“You’re the man who stands on the street corner with a roll of toilet paper, and written on each square are the words, ‘I love you.’ And each passer-by, no matter who, gets a square all his or her own. I don’t want my square of toilet paper.’
I didn’t realize it was toilet paper.”
― Kurt Vonnegut, God Bless You, Mr. Rosewater
Another common liberal admonishment is not to put God in a box. But is that not exactly what they’re doing when they proclaim “God is love” without any nuance, without any recognizance of His other characteristics?
Jon K : “The liberal Christian can point out that loving the sinner can’t just take place on a personal level, but has to be in part by allowing the sinner the right to the same kind of lifestyle as the righteous.”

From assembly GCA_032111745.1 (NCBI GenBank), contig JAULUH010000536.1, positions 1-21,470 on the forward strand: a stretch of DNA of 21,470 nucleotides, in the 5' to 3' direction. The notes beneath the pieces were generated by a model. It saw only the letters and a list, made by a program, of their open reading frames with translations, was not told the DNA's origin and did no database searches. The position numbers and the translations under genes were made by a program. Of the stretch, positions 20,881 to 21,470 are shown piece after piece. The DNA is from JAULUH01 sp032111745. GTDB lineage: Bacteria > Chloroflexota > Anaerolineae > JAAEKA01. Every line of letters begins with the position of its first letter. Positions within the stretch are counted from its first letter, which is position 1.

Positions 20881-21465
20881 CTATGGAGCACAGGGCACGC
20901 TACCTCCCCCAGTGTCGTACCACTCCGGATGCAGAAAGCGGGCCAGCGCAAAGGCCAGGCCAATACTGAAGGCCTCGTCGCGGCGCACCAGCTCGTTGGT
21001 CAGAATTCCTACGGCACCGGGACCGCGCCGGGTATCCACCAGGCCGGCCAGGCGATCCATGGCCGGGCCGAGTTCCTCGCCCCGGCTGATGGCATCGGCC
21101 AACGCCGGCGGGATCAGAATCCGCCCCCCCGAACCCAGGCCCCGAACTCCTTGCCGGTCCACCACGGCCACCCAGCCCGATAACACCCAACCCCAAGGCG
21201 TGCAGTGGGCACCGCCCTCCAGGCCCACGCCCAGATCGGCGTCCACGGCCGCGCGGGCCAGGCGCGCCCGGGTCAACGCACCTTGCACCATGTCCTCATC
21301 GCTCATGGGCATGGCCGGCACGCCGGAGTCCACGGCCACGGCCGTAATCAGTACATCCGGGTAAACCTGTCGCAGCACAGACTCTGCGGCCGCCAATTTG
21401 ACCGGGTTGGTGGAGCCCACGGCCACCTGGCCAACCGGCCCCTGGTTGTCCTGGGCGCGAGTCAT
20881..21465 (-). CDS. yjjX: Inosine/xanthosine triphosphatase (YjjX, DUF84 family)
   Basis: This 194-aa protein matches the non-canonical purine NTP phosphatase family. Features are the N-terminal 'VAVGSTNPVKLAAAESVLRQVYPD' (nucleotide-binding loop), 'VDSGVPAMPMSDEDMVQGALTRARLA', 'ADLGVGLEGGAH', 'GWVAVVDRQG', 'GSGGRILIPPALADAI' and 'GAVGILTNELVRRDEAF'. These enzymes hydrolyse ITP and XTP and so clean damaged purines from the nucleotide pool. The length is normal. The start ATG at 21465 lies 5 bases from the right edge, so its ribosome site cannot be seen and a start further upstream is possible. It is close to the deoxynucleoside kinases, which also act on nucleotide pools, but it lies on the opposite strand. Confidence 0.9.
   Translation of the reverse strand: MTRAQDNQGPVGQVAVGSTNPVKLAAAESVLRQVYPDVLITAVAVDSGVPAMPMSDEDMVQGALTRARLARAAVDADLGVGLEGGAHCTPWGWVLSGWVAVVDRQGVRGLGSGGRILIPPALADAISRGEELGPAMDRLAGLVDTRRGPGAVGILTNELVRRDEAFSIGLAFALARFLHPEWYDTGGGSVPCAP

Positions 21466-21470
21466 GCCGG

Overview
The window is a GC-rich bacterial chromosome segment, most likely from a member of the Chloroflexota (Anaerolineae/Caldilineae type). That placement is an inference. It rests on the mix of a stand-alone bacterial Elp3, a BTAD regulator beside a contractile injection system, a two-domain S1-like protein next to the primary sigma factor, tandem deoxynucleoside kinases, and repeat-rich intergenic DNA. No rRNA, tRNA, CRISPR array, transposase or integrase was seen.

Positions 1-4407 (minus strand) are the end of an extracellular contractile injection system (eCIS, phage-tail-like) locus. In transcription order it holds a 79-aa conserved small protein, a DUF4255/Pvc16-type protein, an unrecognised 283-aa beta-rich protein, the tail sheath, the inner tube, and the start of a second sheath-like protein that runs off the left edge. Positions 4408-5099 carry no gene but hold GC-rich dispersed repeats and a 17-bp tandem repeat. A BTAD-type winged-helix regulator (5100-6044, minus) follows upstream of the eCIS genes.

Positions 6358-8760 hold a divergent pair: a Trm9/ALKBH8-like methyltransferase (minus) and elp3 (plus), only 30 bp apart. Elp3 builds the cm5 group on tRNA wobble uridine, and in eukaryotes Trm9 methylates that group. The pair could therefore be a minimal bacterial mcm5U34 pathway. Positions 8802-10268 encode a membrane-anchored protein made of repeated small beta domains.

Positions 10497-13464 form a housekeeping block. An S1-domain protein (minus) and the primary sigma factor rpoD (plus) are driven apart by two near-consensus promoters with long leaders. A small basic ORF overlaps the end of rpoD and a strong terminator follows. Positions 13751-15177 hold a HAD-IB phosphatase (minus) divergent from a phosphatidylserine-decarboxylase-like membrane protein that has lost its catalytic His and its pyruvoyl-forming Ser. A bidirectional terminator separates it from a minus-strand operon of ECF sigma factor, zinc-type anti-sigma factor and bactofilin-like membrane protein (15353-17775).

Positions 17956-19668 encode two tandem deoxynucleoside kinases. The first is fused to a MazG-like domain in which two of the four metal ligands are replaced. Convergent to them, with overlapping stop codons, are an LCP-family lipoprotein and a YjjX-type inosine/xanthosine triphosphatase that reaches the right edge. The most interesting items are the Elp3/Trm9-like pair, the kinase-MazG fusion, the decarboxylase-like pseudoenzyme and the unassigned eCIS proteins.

I am neither liberal, nor Evangelical. I do see your point. It’s not ridiculous, but I don’t think it bears scrutiny if pushed to the limits of a perhaps reductio ad absurdam argument. What if the “sinner” is a psychopathic serial killer — just to take an example hopefully even liberal tolerance is unlikely to embrace in an unreconstructed mode? The question becomes what criteria is used to determine what is intrinsically destructive of the good. Post-Enlightenment sensibility often thinks a rational consensus is easy enough to determine. I suspect that comes from a provincialism of those who share a common education with typical presuppositions that are not, in reality, self-evidently universal. Regardless, if there is behavior that is intrinsically evil — using an older metaphysical language, one could say it is genuinely privative of the good, even if the sinner is deluded and equates such privation with self-realization — then being tolerant of sin without significant qualification is hardly a loving act. It is regrettable that many construe the classic understanding of sin to be equivalent to a bumper sticker aphorism — “loving the sinner and hating the sin;” recourse to proverbial wisdom could result in a kind of comfortable and callous self-satisfaction, but that is a degradation from what is in actuality a necessity for a robust ethical sensibility.